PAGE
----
Depression rates increase around the holidays
What's supposed to be a joyful time of the year full of celebrations can be anything but for some people.
Depression, anxiety, and stress levels can soar during the holiday season.
Crisis workers say that during the holiday season they see depression rates increase dramatically and that it can strike anyone for a number of different reasons.
Out of town guests, parties, finances and the stress of getting gifts for everyone on your lists can bring anxiety and stress during the holiday season, making some feel those holiday blues.
"Use what you have, if you can bake, if you can cook, or spending time writing a card, a letter, pulling up old pictures and maybe doing a photo album, but understand that you have a budget and don't feel guilty around that," says Jenine Fox, a mobile crisis worker at Integrated Family Services.
She says depression can hit anyone and for different reasons, especially during the holidays.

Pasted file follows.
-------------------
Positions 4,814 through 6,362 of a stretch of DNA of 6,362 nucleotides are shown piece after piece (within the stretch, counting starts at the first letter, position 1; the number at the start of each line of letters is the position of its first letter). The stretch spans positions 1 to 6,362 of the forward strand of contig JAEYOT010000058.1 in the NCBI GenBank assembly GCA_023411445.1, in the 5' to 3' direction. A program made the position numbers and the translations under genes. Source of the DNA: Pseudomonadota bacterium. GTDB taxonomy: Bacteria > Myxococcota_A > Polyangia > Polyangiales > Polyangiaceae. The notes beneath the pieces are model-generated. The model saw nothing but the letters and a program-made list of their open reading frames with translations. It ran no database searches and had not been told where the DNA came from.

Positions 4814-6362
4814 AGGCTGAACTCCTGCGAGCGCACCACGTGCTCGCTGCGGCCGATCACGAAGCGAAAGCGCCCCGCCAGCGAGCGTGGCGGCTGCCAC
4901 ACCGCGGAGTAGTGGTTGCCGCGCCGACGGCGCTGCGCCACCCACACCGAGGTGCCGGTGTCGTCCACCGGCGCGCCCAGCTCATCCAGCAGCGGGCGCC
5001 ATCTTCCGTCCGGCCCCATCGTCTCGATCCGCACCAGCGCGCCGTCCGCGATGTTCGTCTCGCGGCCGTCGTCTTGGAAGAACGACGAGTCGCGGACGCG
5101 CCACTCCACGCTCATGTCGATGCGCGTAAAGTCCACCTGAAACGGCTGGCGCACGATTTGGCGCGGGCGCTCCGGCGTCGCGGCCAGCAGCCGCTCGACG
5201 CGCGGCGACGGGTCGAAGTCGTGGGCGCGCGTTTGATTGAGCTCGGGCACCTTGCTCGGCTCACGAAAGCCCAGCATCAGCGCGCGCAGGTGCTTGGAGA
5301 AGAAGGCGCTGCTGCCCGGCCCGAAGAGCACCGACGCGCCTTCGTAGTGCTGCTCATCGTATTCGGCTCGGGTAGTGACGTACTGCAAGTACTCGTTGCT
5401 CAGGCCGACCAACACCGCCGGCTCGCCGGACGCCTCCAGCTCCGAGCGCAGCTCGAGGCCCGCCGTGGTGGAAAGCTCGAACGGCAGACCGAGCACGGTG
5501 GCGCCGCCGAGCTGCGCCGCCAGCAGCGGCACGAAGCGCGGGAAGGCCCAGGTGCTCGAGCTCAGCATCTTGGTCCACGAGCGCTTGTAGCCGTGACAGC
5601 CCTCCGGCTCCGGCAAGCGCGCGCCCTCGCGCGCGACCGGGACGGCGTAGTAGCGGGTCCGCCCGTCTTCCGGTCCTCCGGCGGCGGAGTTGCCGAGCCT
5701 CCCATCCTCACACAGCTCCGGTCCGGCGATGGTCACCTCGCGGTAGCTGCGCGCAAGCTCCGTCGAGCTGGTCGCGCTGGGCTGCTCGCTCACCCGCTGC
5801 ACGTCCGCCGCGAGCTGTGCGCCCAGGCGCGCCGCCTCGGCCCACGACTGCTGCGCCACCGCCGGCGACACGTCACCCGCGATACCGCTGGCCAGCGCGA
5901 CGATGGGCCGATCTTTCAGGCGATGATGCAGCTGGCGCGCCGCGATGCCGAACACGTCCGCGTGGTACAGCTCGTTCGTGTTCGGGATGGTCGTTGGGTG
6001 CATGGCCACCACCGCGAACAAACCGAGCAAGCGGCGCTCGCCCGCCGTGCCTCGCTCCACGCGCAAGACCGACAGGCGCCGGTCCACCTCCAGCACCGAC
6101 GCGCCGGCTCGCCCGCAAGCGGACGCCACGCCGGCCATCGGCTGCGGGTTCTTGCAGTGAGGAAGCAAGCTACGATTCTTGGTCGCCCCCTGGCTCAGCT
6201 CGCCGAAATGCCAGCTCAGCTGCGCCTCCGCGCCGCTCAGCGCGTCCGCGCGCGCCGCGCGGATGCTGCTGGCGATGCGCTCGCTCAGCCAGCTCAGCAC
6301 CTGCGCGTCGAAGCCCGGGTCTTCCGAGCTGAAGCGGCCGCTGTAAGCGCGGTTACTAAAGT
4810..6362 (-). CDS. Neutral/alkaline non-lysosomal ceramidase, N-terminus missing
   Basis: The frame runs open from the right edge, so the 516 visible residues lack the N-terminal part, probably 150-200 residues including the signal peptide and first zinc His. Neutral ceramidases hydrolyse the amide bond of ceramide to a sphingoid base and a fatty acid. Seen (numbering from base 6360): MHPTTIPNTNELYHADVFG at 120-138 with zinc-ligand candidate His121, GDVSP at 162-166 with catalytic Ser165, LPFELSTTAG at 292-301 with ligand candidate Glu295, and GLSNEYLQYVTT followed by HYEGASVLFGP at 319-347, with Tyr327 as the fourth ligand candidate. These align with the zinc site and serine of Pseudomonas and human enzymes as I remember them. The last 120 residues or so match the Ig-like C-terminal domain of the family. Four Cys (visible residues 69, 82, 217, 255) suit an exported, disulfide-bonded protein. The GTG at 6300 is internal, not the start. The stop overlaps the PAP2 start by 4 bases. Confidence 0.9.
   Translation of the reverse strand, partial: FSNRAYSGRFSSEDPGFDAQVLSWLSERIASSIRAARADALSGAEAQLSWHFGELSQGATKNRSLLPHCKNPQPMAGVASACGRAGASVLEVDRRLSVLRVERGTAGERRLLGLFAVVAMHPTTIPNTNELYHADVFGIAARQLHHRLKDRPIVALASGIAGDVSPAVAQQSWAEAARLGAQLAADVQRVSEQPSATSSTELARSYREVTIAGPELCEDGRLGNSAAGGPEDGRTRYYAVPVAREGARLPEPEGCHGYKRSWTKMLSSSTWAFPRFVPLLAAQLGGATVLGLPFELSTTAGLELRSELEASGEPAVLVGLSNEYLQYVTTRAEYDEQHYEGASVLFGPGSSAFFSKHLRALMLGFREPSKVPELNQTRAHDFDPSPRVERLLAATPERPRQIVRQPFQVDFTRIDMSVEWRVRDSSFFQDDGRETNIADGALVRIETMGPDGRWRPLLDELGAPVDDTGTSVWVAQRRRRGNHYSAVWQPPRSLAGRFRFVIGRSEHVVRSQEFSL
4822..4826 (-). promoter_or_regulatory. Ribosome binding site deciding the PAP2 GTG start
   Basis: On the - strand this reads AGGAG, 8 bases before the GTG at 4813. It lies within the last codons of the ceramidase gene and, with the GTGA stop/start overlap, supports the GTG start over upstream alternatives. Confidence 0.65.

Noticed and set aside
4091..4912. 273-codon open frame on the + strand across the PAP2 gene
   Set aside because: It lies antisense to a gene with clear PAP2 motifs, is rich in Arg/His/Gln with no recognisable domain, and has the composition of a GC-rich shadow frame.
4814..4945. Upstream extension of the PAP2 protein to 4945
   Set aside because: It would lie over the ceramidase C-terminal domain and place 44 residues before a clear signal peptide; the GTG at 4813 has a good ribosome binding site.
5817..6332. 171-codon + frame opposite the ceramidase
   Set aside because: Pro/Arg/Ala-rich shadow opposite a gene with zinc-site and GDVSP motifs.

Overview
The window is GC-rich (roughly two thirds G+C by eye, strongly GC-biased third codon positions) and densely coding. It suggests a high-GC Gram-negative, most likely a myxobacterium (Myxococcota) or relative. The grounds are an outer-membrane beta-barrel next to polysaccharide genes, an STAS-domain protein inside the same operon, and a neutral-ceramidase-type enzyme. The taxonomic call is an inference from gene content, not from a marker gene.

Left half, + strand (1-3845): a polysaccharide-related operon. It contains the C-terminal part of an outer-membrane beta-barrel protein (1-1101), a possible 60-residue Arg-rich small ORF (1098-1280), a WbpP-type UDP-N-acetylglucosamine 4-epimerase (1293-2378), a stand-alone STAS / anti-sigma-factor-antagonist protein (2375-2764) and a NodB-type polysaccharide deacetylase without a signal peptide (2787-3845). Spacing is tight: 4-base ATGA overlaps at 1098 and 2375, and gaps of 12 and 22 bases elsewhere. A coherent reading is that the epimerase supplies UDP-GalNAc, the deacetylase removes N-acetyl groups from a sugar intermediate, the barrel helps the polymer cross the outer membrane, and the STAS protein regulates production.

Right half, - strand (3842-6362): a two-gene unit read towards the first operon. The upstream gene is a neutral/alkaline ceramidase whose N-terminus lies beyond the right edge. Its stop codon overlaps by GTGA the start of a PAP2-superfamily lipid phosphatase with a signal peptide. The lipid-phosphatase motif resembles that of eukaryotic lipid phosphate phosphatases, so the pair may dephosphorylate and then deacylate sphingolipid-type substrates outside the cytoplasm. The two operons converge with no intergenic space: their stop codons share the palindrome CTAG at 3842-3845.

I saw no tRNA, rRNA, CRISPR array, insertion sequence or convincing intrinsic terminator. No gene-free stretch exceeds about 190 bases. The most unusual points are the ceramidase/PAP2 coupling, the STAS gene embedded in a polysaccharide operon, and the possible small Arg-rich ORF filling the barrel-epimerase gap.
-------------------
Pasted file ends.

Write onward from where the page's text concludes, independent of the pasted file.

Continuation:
"This is a very common thing, so people need to understand you are not alone and that many people face this, even people you normally wouldn't say would necessarily have a mental illness, sometimes with the stress of people being there, they can develop that depression," Fox explains.
One of the biggest reasons people can develop depression during the yuletide season is when dealing with the loss of a loved one or feeling lonely.
Fox says there are things to keep in mind if you're facing that this year. "Cry when you need to cry, have your moment of grieving and just understand that traditions may not be the same, but accept that. And other tips would be after you have those moments, get out, understand what your limits are and be around people."
Another thing you can do is to volunteer. "Getting out and doing community events, sometimes people have different programs and things in their community, they can volunteer your time to give that love and give that support away and to be around other people."
Experts also say if you are feeling overly stressed or anxious, and maybe a little bit depressed, that you should avoid alcohol and drugs because they can enhance those feelings.
Researchers say another way to cheer yourself up is to sing, that it's been proven to enhance your mood.
Experts say if the feelings of sadness and depression become too heavy, that you should not be afraid to reach out and ask for some help. There are 24/7 hotlines and resources that can offer assistance.